Luna negat; splendet tremulo sub lumine pontus.

Proxima Circaeae raduntur litora terrae;
Dives inaccessos ubi Solis filia lucos
Assiduo resonat cantu, tectisque superbis
Urit odoratam nocturna in lumina cedrum,
Arguto tenues percurrens pectine telas.
Hinc exaudiri gemitus iraeque leonum,

15
Vincla recusantum, et sera sub nocte rudentum;
Setigerique sues, atque in praesepibus ursi
Saevire, ac formae magnorum ululare luporum,
Quos hominum ex facie dea saeva potentibus herbis
Induerat Circe in vultus ac terga ferarum.

20
Quae ne monstra pii paterentur talia Troës,
Delati in portus, neu litora dira subirent;
Neptunus ventis implevit vela secundis,
Atque fugam dedit, et praeter vada fervida vexit,

Jamque rubescebat radiis mare, et aethere ab alto 25
Aurora in roseis fulgebat lutea bigis:
Quum venti posuere, omnisque repente resedit
Flatus, et in lento luctantur marmore tonsae.
Atque hic Aeneas ingentem ex aequore lucum
Prospicit. Hunc inter fluvio Tiberinus amoeno,

30
Verticibus rapidis, et multa flavus arena,
In mare prorumpit. Variae circumque supraque
Assuetae ripis volucres, et fluminis alveo,
Aethera mulcebant cantu, lucoque volabant.
Flectere iter sociis, terraeque advertere proras, 35
Imperat, et laetus fluvio succedit opaco.

Nunc age, qui reges, Erato, quae tempora rerum,
Quis Latio antiquo fuerit status, advena classem
Quum primum Ausoniis exercitus appulit oris,
Expediam, et primae revocabo exordia pugnae. 40

11. Solis filia, Circe.-12. Resonat, transitive, as in Ecl. 1, 5.15. Exaudiri, historic infinitive. — 21. Quae talia monstra, such portentous changes as these.

27. Posuere, &c. See A. 1, 234.-33. Alveo; pronounce as a dissyllable -alv-yo.

37. Erato, the Muse of love-poetry, here representing the Muse generally. Or, in the peculiar sense of the word, the allusion may be della ;

Tu vatem, tu, diva, mone. Dicam horrida bella ;
Dicam acies, actosque animis in funera reges,
Tyrrhenamque manum, totamque sub arma coactam
Hesperiam. Major rerum mihi nascitur ordo;
Majus opus moveo. Rex arva Latinus et urbes

45
Jam senior longa placidas in pace regebat.
Hunc Fauno et nympha genitum Laurente Marica
Accipimus. Fauno Picus pater; isque parentem
Te, Saturne, refert; tu sanguinis ultimus auctor.
Filius huic, fato divûm, prolesque virilis

50
Nulla fuit, primaque oriens erepta juventa est.
Sola domum, et tantas servabat filia sedes;
Jam matura viro, jam plenis nubilis annis.
Multi illam magno e Latio totaque petebant
Ausonia ; petit ante alios pulcherrimus omnes, 55
Turnus, avis atavisque potens, quem regia conjux
Adjungi generum miro properabat amore;
Sed variis portenta deûm terroribus obstant.

Laurus erat tecti medio, in penetralibus altis,
Sacra comam, multosque metu servata per annos : 60
Quam pater inventam, primas quum conderet arces,
Ipse ferebatur Phoebo sacrasse Latinus ;
Laurentisque ab ea nomen posuisse colonis.
Hujus apes summum densae-mirabile dictu !-
Stridore ingenti liquidum trans aethera vectae, 65
Obsedere apicem ; et pedibus per mutua nexis,
Examen subitum ramo frondente pependit.
Continuo vates : 'Externum cernimus, inquit,
'Adventare virum, et partes petere agmen easdem
Partibus ex îsdem, et summa dominarier arce,'

Praeterea, castis adolet dum altaria taedis,
Ut juxta genitorem adstat Lavinia virgo,

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to the war that love for Lavinia kindled.–43. Tyrrhenam, &c. See A. 6, 697.—47. Fauno, an Italian god, who protected shepherds, and pronounced oracles (see verse 81), afterwards identified with the Greek Pan. See Ecl. 5, 59.-56. Turnus, the son of Daunus (A. 10, 116) and Venilia (A. 10, 76), king of the Rutuli, a tribe of Latium, descended through Danaë, daughter of Acrisius, king of Argos, from the Argives. See verse 373. Conjux, Amata, the wife of Latinus.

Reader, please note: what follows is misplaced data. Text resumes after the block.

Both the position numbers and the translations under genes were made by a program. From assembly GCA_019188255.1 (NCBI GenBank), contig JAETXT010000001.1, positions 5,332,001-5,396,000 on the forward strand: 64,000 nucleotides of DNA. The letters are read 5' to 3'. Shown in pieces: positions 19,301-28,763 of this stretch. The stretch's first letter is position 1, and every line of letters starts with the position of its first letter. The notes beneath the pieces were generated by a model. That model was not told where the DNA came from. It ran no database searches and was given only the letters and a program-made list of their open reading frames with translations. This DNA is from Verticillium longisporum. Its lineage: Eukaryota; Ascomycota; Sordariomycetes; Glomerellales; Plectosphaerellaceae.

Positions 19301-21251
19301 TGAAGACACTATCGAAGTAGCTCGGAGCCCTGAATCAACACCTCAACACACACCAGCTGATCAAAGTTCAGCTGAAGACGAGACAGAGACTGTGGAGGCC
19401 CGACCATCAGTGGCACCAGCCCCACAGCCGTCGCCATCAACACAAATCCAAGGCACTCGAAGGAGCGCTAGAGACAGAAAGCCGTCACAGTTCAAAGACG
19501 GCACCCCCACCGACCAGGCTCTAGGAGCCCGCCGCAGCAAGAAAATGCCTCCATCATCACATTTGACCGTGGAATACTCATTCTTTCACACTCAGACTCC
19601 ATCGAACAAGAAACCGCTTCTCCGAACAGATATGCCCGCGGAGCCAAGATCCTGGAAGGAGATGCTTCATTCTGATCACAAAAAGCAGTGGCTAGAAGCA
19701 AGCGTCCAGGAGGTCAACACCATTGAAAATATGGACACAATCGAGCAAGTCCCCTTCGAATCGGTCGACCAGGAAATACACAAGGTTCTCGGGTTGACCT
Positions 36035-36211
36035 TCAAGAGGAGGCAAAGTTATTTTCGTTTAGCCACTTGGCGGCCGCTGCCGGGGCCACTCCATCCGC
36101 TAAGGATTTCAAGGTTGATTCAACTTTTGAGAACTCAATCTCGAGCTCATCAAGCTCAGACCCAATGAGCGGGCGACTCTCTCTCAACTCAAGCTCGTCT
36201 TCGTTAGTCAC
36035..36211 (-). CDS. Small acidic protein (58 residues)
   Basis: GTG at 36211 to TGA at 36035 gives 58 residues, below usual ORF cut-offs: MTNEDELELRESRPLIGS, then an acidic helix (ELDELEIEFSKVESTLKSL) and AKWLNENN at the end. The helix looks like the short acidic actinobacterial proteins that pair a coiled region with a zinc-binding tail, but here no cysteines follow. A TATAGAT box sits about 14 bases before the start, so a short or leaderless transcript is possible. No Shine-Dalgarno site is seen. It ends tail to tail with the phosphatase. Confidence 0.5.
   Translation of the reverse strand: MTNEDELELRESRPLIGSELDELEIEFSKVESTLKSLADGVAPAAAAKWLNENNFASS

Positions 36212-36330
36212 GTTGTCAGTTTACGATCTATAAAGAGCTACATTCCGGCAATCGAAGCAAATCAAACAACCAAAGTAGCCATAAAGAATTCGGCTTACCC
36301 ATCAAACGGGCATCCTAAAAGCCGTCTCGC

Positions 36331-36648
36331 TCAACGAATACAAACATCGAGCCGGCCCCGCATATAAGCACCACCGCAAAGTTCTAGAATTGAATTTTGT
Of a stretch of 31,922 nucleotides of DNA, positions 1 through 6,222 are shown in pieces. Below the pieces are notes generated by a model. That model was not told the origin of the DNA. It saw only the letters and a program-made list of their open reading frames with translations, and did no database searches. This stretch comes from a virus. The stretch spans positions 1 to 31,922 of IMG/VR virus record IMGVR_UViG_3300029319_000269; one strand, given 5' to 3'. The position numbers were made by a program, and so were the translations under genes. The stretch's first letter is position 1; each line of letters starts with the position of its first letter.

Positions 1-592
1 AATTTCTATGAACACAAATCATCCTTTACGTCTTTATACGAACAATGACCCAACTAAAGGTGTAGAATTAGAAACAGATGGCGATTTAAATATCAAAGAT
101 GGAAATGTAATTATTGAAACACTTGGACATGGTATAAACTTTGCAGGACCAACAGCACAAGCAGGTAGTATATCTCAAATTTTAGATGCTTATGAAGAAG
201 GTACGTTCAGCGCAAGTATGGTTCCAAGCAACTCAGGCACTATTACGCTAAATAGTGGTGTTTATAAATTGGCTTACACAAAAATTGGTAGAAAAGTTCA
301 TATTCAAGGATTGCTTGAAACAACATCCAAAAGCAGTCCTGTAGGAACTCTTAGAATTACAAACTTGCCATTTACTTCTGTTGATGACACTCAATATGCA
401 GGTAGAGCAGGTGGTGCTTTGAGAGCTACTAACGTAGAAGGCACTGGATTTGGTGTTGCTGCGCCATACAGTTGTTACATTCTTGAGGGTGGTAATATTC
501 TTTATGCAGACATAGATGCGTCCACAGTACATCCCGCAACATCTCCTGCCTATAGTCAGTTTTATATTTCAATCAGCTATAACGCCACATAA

64, &c. See G. 4, 558.-69. As the bees came through the air across the sea (trans aethera), so a foreigner was to come across the seas, and settle in the citadel, here betokened by the top of the laurel. 70. Dominarier for dominari. See A. 4, 493.

80

Visa-nefas !—longis comprendere crinibus ignem,
Atque omnem ornatum flamma crepitante cremari,
Regalesque accensa comas, accensa coronam, i 75
Insignem gemmis; tum fumida lumine fulvo
Involvi, ac totis Vulcanum spargere tectis.
Id vero horrendum ac visu mirabile ferri :
Namque fore illustrem fama fatisque canebant
Ipsam; sed populo magnum portendere bellum.

At rex, sollicitus monstris, oracula Fauni,
Fatidici genitoris, adit, lucosque sub alta
Consulit Albunea: nemorum quae maxima sacro
Fonte sonat, saevamque exhalat opaca mephitim.
Hinc Italae gentes, omnisque Oenotria tellus

85
In dubiis responsa petunt; huc dona sacerdos
Quum tulit, et caesarum ovium sub nocte silenti
Pellibus incubuit stratis, somnosque petivit;
Multa modis simulacra videt volitantia miris,
Et varias audit voces, fruiturque deorum
Colloquio, atque imis Acheronta affatur Avernis.
Hic et tum pater ipse petens responsa Latinus,
Centum lanigeras mactabat rite bidentes;
Atque harum effultus tergo stratisque jacebat
Velleribus. Subita ex alto vox reddita luco est: , 95
'Ne pete connubiis natam sociare Latinis,
O mea progenies; thalamis neu crede paratis.
Externi veniunt generi, qui sanguine nostrum
Nomen in astra ferant, quorumque ab stirpe nepotes
Omnia sub pedibus, qua Sol utrumque recurrens 100
Aspicit Oceanum, vertique regique videbunt.'
Haec responsa patris Fauni, monitusque silenti
Nocte datos, non ipse suo premit ore Latinus;
Sed circum late volitans jam Fama per urbes

90

73. Nefas, contrary to the laws of nature, and of evil omen.75. Comas, the accusative of limitation. See A. 4, 558.—77. Vulcanum, See A. 2, 311.—79. Canebant, praedicebant vates.

82. Fatidici. See verse 47.485. Oenotria. See A. 1, 532.—88. See a Highland usage somewhat similar, described in Scott's Lady of the Lake, canto 4, note 2, T.-91. Acheronta, for umbras Acherontis. See A. 6, 295. Avernis. See A. 5, 732.-93. Mactabat, &c. See A. 4, 57. -94. Tergo, tergoribus.-96. Connubiis; three syllables-con-nūb-yis.97. Thalamis paratis, the marriage with Turnus. — 98. Qui, tales ut ferant.